Millions of healthcare and essential workers have worn N95 respirators or other medical masks to protect themselves over the course of the COVID-19 pandemic. Current Centers for Disease Control and Prevention numbers indicate that over 148 million vaccines have been administered, the majority of which are Moderna or Pfizer doses.
After a year of uncertainty, the end of the COVID-19 pandemic may soon be in sight. Research efforts and technology from the University of Tennessee (UT) have played a significant role in making this a reality. From the N95 mask technology to developing systems to quickly and safely screen vaccines, as used by Moderna and Pfizer, UT technology licensed by the University of Tennessee Research Foundation (UTRF) is on the forefront of the COVID-19 fight.
Some of UT’s contributions were recently recognized by AUTM’s Better World Project, which named UTRF as the 2020 Legend Award honoree and spotlighted its work on Gene Pool Innovations for its role in moving academic research from the lab to the marketplace. AUTM awarded UTRF with the 2020 Legend Award for its role in facilitating the proliferation of the N95 mask, made from UT technology 30 years ago.
Dr. Peter Tsai is the architect behind the critical technology in N95 respirators and a retired professor from the Department of Materials Science and Engineering at UT Knoxville’s Tickle College of Engineering. He has a 25-year-long partnership with UTRF that includes 12 U.S. patents and more than 20 commercial license agreements. This year, UTRF connected Tsai and his research to a large number of facilities around the world. Tsai came out of retirement to share his expertise with many companies interested in producing his charged nonwoven fabric or in scaling up production.
Since coming out of retirement, Tsai has also become somewhat of a celebrity in the fight against COVID-19. He has been featured in publications around the world, such as the Washington Post and NPR. Ever humble, he told the Knoxville News Sentinel last year that his invention is just an “ordinary invention.
“This is an opportunity for me to contribute to the community,” he explained to the Knoxville News Sentinel. “If I can do this, it will be a good memory for the rest of my life.”
AUTM’s Better World Project also spotlighted UTRF for Gene Pool Innovations thanks to the hard work of Dr. Michael Whitt, associate dean and chair of the Department of Medical Education at the College of Medicine and professor in the Department of Microbiology, Immunology and Biochemistry at the University Health Science Center (UTHSC) in Memphis. Years ago, Whitt developed and patented a reverse genetics system that uses vesicular stomatitis virus (VSV) to allow researchers to study highly dangerous viruses in safer conditions.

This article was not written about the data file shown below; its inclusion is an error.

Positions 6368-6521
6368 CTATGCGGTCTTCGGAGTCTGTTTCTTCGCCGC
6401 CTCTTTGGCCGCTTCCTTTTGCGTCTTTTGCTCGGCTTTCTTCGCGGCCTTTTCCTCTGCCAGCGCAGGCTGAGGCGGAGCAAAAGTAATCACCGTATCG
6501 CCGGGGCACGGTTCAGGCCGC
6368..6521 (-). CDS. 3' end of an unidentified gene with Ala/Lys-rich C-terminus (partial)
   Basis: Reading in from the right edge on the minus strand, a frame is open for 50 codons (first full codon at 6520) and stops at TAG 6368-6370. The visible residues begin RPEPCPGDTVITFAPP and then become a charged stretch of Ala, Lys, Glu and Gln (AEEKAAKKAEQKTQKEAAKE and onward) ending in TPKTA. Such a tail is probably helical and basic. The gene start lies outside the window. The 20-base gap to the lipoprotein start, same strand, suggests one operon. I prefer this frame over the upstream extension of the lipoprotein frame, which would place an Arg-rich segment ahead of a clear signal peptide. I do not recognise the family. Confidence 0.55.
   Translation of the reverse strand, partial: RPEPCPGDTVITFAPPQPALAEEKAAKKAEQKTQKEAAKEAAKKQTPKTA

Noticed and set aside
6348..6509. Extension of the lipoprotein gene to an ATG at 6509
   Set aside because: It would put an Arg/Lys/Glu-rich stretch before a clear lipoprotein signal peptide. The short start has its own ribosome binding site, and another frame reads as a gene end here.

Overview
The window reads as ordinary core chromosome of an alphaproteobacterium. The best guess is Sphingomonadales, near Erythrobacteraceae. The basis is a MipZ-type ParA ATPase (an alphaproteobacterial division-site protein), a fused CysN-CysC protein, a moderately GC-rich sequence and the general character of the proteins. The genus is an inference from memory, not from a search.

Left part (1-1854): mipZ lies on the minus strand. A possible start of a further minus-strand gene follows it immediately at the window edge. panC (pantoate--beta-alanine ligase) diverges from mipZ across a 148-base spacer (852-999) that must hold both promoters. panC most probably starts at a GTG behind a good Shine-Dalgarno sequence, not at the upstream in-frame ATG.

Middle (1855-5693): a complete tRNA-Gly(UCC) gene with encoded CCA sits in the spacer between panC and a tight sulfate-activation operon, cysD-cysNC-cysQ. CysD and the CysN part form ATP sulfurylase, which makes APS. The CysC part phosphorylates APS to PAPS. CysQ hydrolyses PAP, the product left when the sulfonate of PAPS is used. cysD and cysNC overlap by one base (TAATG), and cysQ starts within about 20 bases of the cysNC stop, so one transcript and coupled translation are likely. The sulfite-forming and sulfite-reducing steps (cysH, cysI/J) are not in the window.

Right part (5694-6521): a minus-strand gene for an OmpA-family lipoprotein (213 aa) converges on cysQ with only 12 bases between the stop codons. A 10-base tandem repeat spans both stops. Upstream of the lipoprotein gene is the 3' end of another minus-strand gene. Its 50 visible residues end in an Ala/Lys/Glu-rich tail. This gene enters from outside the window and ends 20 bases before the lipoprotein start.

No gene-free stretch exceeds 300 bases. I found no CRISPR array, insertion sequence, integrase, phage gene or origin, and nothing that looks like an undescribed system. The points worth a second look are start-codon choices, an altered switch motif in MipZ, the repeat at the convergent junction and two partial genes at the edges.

When the pandemic hit, Whitt adapted his unique pseudotyping technology to help with vaccine development efforts. Whitt’s technology allows Moderna and Pfizer to test if their vaccines are creating neutralizing antibodies without having to handle the dangerous SARS-CoV-2. Once the new United Kingdom and South African variants began spreading around the world, Whitt’s team also helped the pharmaceutical companies test if their vaccines still created these antibodies.
UTRF facilitated access to Whitt’s technology by entering into agreements with multiple companies for transfer of the VSV pseudotypes through licensing and material transfer agreements and building distribution partnerships to provide the VSV platform globally. More than 170 companies and universities in over 30 different countries have used these materials during the pandemic.
In addition to Dr. Tsai and Dr. Whitt’s work, the entire UT System has worked diligently to keep its students, faculty and staff safe and further research that benefits the community and world at large. Since the pandemic began, many people have stepped up to use their skills and expertise to save countless lives. These efforts range from opening testing and vaccine clinics across the state to creating a community saliva testing program to identify campus outbreaks before they start.
At UT Knoxville, students and faculty collaborated with local organizations and laboratories to design, make and distribute personal protective equipment, including face shields for healthcare workers. They also collaborated with Oak Ridge National Laboratory to develop an at-home test.
Other work includes UTHSC’s Dr. Colleen Jonsson, professor and Van Vleet Chair of Excellence in Virology, director of the Regional Biocontainment Laboratory, and director of the Institute for the Study of Host-Pathogen Systems, who has brought in numerous COVID-19 contracts due to her lab’s capacity to work with the live virus. Her work has contributed to a better understanding of this dangerous pathogen.
“The UT System has been deep in the fight against COVID-19 since the very beginning,” said UTRF President Dr. Stacey Patterson. “AUTM’s recognition of Dr. Peter Tsai and Dr. Michael Whitt emphasizes the high-caliber research and technology coming out of the UT System. I’m proud to be at UTRF and UT alongside the many faculty members, staff and students who are making vital contributions toward slowing and ending this pandemic.”